Not addiction but maybe abuse?

Discussion in 'Self Harm & Substance Abuse' started by Bigman2232, Jan 12, 2009.

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  1. Bigman2232

    Bigman2232 Well-Known Member

    Well I know I'm not addicted to anything. I don't have the personality for it. I enjoy certain things a lot but my logical mind can still tell me when I've had enough and that I never HAVE to have it.

    However, I may still be abusing it. I have a rather high tolerance to alcohol. I can drink 10 or more bottles of beer in a matter of a few hours and still be pretty coherent. Eventually my balance does go and I do slur some things (I'm also tongue tied so I can't speak some words very well in the first place) but I still know exactly what is going on and I remember everything, although sometimes it takes being brought up for me to remember.

    I never need to drink but when I do I consume a lot. This is so I can try to forget my shitty life but at the end of the night I never do. I've had nights where I've drank half a 2 litres of black russians or a whole 26 oz bottle of Canadian rye or like 15 beers and a few mixed drinks.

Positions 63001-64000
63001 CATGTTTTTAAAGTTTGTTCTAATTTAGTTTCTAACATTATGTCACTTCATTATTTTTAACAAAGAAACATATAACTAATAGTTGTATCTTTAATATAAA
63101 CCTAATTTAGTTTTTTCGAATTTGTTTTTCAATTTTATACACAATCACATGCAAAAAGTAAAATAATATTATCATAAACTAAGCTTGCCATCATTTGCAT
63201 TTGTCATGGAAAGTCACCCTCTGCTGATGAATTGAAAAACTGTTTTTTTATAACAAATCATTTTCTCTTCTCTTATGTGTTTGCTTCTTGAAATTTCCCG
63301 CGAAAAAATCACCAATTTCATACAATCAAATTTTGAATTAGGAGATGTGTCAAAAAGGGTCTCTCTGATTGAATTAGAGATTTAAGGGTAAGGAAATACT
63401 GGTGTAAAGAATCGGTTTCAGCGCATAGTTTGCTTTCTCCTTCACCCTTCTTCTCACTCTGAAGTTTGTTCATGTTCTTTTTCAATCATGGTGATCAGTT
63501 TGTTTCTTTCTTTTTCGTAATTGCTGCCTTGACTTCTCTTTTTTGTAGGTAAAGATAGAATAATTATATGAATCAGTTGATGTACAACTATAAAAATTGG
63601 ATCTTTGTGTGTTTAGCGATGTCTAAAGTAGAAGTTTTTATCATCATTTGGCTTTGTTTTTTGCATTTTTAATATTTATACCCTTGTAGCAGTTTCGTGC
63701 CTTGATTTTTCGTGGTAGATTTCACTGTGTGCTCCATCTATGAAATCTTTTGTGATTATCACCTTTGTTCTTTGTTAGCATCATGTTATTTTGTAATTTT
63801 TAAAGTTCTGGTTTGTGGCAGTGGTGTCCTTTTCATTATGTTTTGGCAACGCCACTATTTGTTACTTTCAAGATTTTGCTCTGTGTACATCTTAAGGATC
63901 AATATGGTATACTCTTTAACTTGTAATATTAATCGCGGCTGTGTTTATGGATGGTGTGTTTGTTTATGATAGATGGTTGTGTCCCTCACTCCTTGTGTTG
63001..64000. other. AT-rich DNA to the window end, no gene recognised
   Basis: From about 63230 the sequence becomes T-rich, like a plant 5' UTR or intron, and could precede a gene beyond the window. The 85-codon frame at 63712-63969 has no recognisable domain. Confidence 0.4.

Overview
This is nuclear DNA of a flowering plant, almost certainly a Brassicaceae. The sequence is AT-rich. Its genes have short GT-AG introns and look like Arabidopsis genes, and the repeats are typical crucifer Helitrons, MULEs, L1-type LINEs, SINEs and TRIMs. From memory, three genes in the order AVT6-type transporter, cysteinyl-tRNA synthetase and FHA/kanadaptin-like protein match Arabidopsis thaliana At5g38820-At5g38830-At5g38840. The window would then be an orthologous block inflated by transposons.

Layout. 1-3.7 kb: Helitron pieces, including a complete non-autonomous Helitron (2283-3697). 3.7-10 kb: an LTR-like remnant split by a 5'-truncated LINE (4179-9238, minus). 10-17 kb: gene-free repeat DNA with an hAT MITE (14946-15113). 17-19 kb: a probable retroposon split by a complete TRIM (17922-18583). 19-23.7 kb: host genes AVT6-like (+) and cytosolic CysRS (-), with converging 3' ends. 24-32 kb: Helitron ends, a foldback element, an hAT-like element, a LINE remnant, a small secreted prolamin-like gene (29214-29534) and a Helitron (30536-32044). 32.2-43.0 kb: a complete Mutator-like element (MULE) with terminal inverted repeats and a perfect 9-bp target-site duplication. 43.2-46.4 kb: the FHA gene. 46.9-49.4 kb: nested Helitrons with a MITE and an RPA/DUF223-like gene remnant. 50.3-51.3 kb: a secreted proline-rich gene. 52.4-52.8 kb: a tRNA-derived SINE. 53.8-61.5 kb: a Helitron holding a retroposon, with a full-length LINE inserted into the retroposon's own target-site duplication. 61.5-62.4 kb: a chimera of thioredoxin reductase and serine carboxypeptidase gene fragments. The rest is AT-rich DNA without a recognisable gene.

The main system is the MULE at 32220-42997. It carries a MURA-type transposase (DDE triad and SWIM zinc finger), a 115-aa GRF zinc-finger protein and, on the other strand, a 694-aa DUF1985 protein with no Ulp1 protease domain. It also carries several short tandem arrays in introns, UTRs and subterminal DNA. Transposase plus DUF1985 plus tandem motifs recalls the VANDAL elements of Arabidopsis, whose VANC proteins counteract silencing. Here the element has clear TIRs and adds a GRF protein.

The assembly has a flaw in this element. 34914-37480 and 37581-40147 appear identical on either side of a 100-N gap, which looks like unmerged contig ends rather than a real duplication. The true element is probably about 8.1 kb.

What do you guys think?
     
  2. ToHelp

    ToHelp Well-Known Member

    I think abuse is a concocted term. One is either dependent on a substace or he is physically addicted, meaning at the cellular level.

    Bigman, how's all that working for ya? See, you describe no problem, so is there a problem? Only you can answer that.

    ToHelp
     
  3. mystereo2099

    mystereo2099 Well-Known Member

    apparently abuse occurs when the use is damaging to the user - so you judge.
     
  4. ToHelp

    ToHelp Well-Known Member

    Nah, these are really just semantics IMO.

    For example, damage could be the result of an adverse reaction to a good drug taken correctly. Capice? :smile:

    "Abuse" connotes overuse of any drug because the user has an unhealthy relation to it--namely a dependence [itself a more general term in which the user might be psychologically or physiologically dependent--which encompasses addiction] and that's why I prefer that term whereas again, addiction is a tissue- or cellular-level need for the substance in question.

    ToHelp
     
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